‘Motorcycle’ feels like a breakthrough for Shajie. Everything seems to come together here in such a beautiful way, I was a little blown a way the first time I heard it. Shajie’s latest builds around a mechanical drum machine loop that cycles continually underneath a fuzzy guitar and robotic electronic blips and synths. But, as with much of Shajie’s material, it’s his voice that takes our immediate interest. Shajie’s voice has always had this disaffected, mumbling quality to it, like a teenager shuffling the dirt under his sneaker. Everything is told in a shrugging ‘who cares?’ And while that voice has often worked well – just listen to Battakhain or Bakwas – it also has the effect of pushing us away too. That alienation means that we can never get too close to what Shajie is feeling emotionally. Sometimes, all we can do is shrug back.

But on ‘Motocycle’, Shajie uses that disaffected voice brilliantly. There’s a tinge of excitement here: he repeatedly informs us that he’s going to fill that bike up with air and leave. ‘Aaj hai wo raat’, he says, ‘bari hai raat’. This is a big deal. Tonight’s the night. And with that drum machine looping, it feels like he might actually do it. He might get on that motorcycle and ride off into the darkness, start a new life somewhere else.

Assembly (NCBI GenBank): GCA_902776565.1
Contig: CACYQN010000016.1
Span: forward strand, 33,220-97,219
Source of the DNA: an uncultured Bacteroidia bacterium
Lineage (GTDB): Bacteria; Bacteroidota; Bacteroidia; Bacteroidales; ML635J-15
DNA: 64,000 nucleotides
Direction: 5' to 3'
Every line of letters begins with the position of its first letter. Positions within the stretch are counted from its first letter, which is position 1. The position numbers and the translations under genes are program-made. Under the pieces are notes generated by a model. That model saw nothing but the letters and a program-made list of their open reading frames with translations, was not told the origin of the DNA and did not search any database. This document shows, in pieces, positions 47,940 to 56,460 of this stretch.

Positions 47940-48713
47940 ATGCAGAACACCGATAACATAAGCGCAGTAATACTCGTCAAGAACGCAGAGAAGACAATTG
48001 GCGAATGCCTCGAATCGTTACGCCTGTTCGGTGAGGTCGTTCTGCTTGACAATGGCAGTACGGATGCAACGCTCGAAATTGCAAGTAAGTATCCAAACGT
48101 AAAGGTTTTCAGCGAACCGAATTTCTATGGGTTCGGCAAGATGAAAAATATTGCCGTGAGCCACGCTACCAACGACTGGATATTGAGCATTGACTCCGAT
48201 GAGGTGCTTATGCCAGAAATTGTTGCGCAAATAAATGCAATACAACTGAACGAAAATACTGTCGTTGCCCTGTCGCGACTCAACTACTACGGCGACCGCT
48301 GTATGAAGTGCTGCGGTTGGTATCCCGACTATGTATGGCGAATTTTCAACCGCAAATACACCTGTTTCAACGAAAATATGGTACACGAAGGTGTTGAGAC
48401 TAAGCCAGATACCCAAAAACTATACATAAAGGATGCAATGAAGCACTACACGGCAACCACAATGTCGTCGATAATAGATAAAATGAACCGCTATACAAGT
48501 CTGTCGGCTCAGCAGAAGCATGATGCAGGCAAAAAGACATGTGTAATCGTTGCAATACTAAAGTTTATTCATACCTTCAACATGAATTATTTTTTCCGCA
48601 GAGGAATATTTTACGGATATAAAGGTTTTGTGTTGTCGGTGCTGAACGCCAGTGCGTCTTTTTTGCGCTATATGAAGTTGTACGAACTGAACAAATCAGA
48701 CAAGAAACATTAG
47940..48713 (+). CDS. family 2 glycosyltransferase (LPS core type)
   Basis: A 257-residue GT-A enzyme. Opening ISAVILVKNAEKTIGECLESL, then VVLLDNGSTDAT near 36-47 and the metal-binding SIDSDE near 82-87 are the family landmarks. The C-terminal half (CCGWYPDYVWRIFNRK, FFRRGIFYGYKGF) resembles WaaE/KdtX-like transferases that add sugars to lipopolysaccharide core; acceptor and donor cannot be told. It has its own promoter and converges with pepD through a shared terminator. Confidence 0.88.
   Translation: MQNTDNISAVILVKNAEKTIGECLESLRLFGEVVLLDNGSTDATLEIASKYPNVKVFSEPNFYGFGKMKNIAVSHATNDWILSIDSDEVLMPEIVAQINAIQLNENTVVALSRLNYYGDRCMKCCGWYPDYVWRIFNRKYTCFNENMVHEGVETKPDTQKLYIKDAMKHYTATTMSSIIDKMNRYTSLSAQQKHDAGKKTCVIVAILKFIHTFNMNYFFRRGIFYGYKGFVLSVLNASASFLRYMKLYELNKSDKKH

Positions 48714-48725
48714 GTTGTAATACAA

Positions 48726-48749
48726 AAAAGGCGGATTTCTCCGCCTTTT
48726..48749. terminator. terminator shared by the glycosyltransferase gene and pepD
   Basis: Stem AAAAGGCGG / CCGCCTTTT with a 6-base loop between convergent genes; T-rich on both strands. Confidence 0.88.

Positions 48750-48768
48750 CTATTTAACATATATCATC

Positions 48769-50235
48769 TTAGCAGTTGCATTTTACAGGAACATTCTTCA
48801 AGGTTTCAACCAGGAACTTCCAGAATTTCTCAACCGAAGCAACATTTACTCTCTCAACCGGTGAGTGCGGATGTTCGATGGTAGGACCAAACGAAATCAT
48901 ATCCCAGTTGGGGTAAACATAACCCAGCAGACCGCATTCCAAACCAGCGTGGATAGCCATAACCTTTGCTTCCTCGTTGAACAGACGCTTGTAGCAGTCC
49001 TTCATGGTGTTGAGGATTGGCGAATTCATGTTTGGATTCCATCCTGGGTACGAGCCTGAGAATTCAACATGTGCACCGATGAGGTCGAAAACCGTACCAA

But with every repetition, the song shifts from ambitious to heartbreakingly tragic. The bike just needs some air in the tyres, Shajie informs us. Later: it just needs some petrol. After he’s filled it up, cleaned it up, ‘bas kuch kaam karna hai’ – then he’s leaving.

But it becomes clear that he never will. It’s an empty promise, a dream that will never be fulfilled. It’s a motorcycle he will never ride. The track builds into an explosion of ecstatic synths and celebratory guitars, but it seems more like a fantasy than anything real. It’s brilliantly emotional in a way that Shajie has never sounded before.

 

Watch the music video above, and you can listen to the song exclusively on Patari.